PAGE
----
Obama Left Trump 'A Horrible Legacy,' Russia's Foreign Minister Says

Russian Foreign Minister Sergei Lavrov has blamed former President Barack Obama for the poor state of U.S.-Russian relations and accused the 44th president of handing his successor the product of his own failures.

Lavrov told reporters Monday that Obama allowed his personal feelings on Russia get in the way of diplomacy, and suggested that the current administration is paying the price.

"He had this quirk of putting personal before state," Lavrov said, according to the state-backed Tass news agency. "He left Trump with a horrible legacy in relations with Russia, which still has a certain effect," the top diplomat added.

Relations between Washington and Moscow deteriorated during Obama's tenure, driven by the Kremlin's military interference in Ukraine and Syria, meddling in the 2016 presidential elections, and offer of asylum to fugitive whistleblower Edward Snowden.

The Obama administration imposed sanctions on Russia in response to perceived malign activities, to which Moscow retaliated by ordering the U.S. to scale-back its diplomatic presence in Russia and seizing U.S. diplomatic properties.

In response, the U.S. ordered some Russian diplomatic staff out of the U.S. and seized properties in San Francisco, Washington, D.C., and New York.

Lavrov argued that the president "slammed the door" by seizing Russian diplomatic properties. He also claimed that Obama was "resentful" over Russia offering asylum to Snowden in 2013.

Obama canceled a planned visit to Russia after the Kremlin allowed Snowden to stay in the country. Lavrov said Monday that "a very interesting document on strategic stability was being prepared for signing" at the canceled summit.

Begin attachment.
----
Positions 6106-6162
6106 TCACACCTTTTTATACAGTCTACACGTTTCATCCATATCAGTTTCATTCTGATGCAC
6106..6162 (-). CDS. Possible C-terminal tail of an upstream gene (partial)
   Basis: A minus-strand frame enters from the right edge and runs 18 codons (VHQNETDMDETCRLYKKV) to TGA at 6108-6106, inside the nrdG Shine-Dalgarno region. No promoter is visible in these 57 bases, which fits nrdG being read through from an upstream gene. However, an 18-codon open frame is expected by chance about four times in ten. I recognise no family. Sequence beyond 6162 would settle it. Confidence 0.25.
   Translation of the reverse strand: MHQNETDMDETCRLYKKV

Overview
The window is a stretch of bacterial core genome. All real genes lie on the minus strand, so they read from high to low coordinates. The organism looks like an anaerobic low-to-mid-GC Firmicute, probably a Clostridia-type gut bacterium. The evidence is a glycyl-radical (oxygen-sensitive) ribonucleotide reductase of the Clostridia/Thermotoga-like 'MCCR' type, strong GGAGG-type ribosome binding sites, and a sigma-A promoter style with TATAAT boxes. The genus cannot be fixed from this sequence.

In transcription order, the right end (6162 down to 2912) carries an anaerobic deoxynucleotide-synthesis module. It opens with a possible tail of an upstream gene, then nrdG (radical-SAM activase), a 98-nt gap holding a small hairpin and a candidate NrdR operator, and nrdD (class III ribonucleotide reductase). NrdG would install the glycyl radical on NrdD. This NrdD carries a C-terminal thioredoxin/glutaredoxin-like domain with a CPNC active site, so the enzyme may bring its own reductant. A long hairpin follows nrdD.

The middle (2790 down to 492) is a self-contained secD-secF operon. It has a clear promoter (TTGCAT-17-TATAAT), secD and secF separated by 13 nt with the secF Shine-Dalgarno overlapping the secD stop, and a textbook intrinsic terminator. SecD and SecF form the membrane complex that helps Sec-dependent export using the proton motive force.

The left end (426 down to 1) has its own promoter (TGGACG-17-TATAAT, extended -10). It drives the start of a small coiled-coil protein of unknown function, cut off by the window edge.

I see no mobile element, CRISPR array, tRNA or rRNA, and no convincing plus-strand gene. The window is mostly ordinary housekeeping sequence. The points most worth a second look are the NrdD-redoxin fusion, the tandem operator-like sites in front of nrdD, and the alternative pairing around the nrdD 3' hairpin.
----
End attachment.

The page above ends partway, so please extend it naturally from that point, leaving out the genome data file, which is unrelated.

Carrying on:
Lavrov and other top Russian officials regularly complain about the state of U.S.-Russian relations, almost always blaming Russophobia among American lawmakers and the media.

Trump has been criticized for seemingly cozying up to President Vladimir Putin despite Russian meddling in the 2016 election and destabilizing behavior elsewhere.

The president has publicly dismissed the conclusions of American intelligence agencies and Congress on aggressive Russian behavior and sought to thaw frosty ties with Putin and his government.

Nonetheless, extensive American sanctions remain in place on Russia and the Trump administration has retaliated against further Kremlin provocations.

In 2018, for example, the Trump administration seized Russian diplomatic properties in Seattle after a former Russian double agent was poisoned in the U.K.

Administration officials said that 60 expelled diplomats were actually working as spies and that there was an "unacceptably high" number of Russian intelligence operatives active in the U.S.

Vladimir Putin, Barack Obama, Sergei Lavrov, Trump
This file photo shows Russian President Vladimir Putin and President Barack Obama at the United Nations headquarters on September 28, 2015 in New York City. Chip Somodevilla/Getty Images/Getty